When I was pregnant with Conor, by OB told me a story of a woman who had decided to terminate her pregnancy because she'd taken some not-for-pregnant medication. She may have jumped from that story to crack-addicted mothers to give me the spectrum of options after asking me about my legal and illegal drug use. This was while they are still trying to ascertain whether my pregnancy was good news or bad news--are we headed for prenatal care or not? When I called the doctor's office to make my first appointment when I was pregnant with Conor, they asked the reason for the appointment and I said I thought I was pregnant, and then I was literally asked if this was good news or bad news. Now, I was making this call from work, and I had to run to a stairwell to whisper "pregnant" and then someone came along and I know I gave some equivocal response to the good news question--I probably said something like, HUH?, and then, "Uh, good". This time around I managed to work in the goodness of the news in my appointment request.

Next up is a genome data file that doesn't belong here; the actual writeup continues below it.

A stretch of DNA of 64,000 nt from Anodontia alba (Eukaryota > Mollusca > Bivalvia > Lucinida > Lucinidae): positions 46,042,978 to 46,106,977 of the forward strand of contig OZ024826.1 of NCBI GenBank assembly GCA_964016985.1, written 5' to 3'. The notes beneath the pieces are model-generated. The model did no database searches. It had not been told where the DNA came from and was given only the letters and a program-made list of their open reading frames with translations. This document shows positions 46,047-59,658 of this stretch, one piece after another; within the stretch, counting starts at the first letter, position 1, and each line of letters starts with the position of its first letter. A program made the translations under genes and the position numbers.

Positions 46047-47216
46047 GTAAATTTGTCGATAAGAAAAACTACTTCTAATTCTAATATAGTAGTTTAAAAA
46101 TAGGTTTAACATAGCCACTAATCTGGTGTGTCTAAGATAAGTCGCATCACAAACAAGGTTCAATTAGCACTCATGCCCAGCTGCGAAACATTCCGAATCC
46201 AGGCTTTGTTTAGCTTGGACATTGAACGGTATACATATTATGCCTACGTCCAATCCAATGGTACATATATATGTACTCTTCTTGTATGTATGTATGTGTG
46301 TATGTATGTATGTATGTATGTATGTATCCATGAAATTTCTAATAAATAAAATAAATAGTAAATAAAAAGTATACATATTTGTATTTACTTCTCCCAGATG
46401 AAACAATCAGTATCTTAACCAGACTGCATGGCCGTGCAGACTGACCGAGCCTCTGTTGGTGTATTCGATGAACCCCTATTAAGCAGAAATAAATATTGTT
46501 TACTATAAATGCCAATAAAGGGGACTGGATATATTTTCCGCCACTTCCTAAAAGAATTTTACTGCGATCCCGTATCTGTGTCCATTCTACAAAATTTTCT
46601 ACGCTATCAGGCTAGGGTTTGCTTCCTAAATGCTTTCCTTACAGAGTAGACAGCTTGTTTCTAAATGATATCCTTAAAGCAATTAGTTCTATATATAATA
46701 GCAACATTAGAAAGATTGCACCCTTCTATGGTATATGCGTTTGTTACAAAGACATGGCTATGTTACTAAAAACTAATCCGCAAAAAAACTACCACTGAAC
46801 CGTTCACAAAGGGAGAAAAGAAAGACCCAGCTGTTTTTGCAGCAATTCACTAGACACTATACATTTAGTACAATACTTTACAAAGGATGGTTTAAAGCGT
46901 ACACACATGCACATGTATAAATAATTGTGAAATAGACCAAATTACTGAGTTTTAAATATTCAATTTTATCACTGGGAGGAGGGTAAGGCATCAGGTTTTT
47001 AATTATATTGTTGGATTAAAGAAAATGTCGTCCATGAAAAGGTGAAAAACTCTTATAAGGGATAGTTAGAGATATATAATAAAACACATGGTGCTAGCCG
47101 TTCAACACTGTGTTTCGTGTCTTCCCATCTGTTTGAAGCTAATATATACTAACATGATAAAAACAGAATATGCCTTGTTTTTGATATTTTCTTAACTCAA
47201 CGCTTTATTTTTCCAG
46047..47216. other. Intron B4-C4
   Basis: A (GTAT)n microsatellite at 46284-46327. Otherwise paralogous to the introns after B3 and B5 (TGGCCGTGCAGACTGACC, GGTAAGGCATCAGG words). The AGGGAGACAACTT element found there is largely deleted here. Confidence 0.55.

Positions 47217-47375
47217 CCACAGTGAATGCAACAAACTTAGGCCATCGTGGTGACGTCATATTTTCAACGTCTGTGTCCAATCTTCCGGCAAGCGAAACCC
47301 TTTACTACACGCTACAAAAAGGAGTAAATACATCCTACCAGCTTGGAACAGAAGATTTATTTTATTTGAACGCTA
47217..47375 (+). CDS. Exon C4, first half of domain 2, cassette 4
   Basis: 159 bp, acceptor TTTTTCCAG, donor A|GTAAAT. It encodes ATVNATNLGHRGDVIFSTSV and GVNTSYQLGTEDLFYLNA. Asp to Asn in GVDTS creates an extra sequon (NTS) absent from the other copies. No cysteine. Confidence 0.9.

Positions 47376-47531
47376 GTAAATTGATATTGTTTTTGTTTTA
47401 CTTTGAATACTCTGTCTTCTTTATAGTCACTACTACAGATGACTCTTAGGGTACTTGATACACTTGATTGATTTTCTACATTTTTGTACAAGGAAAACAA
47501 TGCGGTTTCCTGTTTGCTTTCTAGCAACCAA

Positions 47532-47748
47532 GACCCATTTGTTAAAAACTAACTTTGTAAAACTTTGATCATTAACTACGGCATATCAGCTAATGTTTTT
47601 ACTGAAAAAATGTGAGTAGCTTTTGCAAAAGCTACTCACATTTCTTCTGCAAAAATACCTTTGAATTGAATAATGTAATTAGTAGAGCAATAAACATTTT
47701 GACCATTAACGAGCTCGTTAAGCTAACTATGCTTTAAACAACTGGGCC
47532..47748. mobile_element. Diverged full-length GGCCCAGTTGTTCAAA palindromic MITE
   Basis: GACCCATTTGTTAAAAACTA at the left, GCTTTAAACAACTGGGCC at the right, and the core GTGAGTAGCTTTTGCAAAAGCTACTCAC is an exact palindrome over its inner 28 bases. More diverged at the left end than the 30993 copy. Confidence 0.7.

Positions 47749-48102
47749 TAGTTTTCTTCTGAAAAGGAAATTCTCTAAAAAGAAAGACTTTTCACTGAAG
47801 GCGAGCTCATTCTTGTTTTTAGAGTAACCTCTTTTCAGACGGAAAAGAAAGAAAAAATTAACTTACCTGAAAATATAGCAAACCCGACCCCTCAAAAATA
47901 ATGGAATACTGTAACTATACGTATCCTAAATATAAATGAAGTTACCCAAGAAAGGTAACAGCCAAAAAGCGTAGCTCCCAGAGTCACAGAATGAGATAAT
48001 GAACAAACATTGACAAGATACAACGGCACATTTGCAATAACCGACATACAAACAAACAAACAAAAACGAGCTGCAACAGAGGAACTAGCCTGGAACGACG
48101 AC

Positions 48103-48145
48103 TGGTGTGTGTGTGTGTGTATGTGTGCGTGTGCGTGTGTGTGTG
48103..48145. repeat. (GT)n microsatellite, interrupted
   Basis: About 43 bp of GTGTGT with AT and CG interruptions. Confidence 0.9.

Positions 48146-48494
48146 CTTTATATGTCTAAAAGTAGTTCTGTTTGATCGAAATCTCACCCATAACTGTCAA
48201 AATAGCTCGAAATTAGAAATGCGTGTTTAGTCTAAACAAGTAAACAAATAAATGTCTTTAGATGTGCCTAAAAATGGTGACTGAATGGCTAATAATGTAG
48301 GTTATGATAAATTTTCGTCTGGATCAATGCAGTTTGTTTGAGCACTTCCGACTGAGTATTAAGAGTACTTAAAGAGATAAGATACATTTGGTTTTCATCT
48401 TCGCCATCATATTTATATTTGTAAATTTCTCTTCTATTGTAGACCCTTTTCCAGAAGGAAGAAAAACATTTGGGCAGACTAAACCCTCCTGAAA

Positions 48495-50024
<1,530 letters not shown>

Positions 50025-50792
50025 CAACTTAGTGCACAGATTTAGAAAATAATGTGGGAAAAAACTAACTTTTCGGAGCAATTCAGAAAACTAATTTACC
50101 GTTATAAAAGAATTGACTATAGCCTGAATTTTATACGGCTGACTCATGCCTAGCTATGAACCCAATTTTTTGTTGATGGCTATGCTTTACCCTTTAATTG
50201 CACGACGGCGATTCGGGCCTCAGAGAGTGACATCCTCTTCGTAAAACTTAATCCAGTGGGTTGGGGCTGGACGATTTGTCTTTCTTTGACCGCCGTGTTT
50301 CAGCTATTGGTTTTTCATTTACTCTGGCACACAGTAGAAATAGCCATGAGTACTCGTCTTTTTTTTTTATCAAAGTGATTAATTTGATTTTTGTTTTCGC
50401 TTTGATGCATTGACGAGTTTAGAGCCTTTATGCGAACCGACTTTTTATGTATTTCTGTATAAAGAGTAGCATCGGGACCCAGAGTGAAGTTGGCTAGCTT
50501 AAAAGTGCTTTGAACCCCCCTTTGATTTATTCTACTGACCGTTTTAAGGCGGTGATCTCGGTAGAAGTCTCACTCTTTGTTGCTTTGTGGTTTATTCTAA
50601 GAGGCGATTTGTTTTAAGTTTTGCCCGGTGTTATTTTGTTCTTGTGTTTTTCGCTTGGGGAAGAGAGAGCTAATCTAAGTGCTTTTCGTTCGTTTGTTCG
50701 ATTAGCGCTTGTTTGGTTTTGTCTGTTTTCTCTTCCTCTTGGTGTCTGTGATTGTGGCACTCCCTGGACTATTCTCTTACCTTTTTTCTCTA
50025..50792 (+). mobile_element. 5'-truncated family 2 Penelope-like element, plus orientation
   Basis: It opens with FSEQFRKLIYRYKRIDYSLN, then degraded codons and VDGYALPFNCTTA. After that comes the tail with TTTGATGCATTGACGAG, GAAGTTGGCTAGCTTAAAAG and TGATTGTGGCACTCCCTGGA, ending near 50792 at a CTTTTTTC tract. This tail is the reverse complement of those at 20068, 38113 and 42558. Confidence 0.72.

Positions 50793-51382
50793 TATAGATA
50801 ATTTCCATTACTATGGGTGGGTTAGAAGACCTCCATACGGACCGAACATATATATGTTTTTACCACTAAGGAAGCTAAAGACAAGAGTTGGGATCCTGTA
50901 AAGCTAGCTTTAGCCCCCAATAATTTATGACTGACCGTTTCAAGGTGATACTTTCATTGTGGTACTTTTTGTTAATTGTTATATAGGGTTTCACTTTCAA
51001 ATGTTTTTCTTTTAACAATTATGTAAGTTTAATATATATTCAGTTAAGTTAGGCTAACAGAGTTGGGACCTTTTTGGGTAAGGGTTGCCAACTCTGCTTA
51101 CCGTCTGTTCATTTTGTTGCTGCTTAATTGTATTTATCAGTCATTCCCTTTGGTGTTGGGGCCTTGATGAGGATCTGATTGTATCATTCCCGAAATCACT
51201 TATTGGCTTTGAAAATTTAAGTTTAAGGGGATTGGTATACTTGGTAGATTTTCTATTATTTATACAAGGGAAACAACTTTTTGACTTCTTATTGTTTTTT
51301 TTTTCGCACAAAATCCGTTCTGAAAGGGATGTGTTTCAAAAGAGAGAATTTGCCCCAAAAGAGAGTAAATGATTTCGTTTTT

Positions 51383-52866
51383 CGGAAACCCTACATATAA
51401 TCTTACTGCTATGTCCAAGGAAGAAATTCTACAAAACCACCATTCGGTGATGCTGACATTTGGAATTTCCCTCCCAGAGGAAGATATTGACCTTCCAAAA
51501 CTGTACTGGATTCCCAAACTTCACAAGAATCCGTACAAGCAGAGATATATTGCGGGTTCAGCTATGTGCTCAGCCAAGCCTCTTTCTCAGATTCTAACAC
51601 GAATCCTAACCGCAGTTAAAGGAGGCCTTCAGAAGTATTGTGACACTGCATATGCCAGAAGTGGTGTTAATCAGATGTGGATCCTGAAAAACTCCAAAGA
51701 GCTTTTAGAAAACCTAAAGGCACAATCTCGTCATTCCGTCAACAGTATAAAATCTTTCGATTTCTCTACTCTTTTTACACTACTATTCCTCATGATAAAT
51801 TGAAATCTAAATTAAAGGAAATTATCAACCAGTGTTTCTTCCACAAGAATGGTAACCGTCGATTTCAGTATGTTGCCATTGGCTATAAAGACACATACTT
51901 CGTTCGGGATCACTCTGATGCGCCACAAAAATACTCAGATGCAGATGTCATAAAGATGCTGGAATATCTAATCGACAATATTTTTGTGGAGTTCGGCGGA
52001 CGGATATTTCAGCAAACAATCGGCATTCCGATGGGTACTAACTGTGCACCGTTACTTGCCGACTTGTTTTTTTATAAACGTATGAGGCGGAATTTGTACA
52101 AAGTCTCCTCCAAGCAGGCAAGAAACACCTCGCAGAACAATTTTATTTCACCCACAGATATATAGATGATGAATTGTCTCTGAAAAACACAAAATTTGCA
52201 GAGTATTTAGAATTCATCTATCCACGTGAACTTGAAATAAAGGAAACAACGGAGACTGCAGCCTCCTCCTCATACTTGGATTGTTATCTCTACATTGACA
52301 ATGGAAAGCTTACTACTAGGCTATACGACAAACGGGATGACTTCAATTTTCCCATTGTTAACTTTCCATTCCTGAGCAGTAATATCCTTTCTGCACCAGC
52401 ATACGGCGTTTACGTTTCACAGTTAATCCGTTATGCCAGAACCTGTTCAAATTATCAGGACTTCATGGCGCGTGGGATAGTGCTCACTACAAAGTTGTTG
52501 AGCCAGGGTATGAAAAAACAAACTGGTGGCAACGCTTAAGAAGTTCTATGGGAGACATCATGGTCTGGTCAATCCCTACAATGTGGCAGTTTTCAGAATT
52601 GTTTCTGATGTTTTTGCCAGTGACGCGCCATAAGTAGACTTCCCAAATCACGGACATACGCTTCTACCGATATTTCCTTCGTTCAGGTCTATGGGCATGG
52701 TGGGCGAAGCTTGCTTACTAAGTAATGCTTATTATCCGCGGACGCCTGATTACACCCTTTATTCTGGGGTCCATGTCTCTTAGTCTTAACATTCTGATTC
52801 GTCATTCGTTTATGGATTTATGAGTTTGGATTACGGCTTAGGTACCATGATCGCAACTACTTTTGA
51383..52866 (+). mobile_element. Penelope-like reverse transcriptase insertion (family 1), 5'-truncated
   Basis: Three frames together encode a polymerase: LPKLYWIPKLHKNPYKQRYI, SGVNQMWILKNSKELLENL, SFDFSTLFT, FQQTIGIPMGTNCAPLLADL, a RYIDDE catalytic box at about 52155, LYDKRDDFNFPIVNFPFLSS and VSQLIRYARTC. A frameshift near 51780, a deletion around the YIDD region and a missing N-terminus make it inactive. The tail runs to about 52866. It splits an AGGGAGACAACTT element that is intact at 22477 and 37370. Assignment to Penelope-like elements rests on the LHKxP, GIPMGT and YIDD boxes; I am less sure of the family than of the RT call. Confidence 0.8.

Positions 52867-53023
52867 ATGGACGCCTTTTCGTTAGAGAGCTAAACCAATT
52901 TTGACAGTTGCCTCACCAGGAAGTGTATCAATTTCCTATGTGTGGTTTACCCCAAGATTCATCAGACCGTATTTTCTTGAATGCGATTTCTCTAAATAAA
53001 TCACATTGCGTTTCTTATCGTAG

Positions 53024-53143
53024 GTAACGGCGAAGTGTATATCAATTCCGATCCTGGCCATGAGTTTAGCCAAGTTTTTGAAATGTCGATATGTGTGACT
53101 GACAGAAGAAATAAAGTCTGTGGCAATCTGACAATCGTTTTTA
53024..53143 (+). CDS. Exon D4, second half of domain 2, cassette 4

Where was I heading with this? Oh, my latest fear--forgetting I'm pregnant and taking something I shouldn't with disastrous consequences. Luckily I'm popping out enough to make it impossible to forget--besides, the medicine cabinet is on the second floor, and those stairs are starting to look like Everest.